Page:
By AL ARABIYA
By AL ARABIYA
December 22, 2011
Mustafa Abdel Jalil, the head of the Libyan National Transitional Council (NTC), told Al Arabiya TV that there are infiltrators in his close circle who are receiving orders from Saadi Qaddafi from Tunisia.
Abdel Jalil said that the Libyan intelligence has “phone calls” as proof.
“We have proof that there are some elements working with us who are receving orders from al-Saadi al-Qaddafi,” he said in an Al Arabiya interview with the Noktet Nizam TV program (Point of Order), which will be aired on Friday.
Saadi, who was the commander of Libya’s Special Forces and participated in the 2011 Libyan civil war, is wanted by Interpol.
In early December, Mexicosaid it had broken up an international plot to smuggle Saadi and his family into the country under false names and with false Mexican documents.
Meanwhile, the NTC chief rejected claims that Libyan fighters are outside the country helping Syrian opposition in their fight against Bashar al-Assad’s regime.
“No to Libyan fighters outside Libya,” he said, adding, “We have ousted Qaddafi and that’s enough.”
But he did not deny that he promised the Syrian opposition humanitarian aid.
In the interview, he promised the formation of tribunals to look into criminal records of those now working in the new Libyan regime, including himself.
He also said that there are ongoing investigations to find those that killed the former strongman, as well as to discover the identities of those behind the murder of Abdulfatah Younis, a senior military officer, who resigned on February 2011 as the minister of interior to join the rebels.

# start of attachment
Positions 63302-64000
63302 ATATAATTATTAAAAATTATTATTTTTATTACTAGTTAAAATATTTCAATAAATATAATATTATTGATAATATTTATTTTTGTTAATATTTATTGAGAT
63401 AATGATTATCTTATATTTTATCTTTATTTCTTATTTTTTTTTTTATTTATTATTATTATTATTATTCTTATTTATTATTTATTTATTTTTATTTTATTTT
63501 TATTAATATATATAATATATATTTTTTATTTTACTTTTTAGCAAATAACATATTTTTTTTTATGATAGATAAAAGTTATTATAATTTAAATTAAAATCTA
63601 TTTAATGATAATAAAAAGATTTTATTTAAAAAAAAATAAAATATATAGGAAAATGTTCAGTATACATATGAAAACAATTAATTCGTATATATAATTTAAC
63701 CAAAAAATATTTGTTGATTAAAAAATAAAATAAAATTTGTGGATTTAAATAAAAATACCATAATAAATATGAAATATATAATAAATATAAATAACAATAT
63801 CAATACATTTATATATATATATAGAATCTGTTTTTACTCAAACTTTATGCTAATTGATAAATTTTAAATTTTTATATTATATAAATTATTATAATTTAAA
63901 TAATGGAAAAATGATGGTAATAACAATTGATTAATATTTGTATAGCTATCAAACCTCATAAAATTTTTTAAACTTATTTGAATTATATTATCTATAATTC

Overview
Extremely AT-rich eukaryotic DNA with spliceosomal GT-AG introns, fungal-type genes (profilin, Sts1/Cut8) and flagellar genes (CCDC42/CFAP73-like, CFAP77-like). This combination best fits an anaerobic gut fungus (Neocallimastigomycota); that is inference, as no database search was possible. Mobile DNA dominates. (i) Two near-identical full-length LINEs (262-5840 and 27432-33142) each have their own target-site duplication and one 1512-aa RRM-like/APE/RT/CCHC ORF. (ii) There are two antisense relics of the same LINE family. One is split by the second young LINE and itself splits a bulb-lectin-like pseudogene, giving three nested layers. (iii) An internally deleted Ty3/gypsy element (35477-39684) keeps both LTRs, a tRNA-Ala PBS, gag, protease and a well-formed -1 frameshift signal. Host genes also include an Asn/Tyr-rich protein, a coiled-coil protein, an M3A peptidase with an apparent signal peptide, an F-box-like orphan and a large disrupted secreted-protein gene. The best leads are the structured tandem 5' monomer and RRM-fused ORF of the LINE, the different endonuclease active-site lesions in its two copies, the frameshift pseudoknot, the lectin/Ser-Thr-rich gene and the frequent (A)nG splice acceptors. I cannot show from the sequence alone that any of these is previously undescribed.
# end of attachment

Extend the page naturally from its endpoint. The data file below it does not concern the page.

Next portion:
Younis was reported dead by the NTC in July 2011.
In addition, Abdel Jalil said Libya is investing the murder of Imam Musa al-Sadr.
Al-Sadr was an Iranian-Lebanese philosopher and Shiite religious leader who, it is believed, was executed by the Qaddafi regine in 1978.
Sadr’s disappearance was a major dispute between Lebanon and Qaddafi.
Abdel Jalil said that next week would see the start of the trial of Saif al-Islam, Qaddafi’s second son, and the rest of the Qaddafi regime loyalists who are under arrest.
Saif al-Islam was part of his father’s inner circle, performing public relations and diplomatic roles on behalf of the leader; Saif was was mentioned as a possible successor to Col. Qaddafi.
He will face charges of crimes against humanity against the Libyan people for allegedly torturing and killing civilians, an ICC charge that he has denied.
Abdel Jalil said that on December 24 the country will begin to incorporate former NTC fighters into the army and police forces.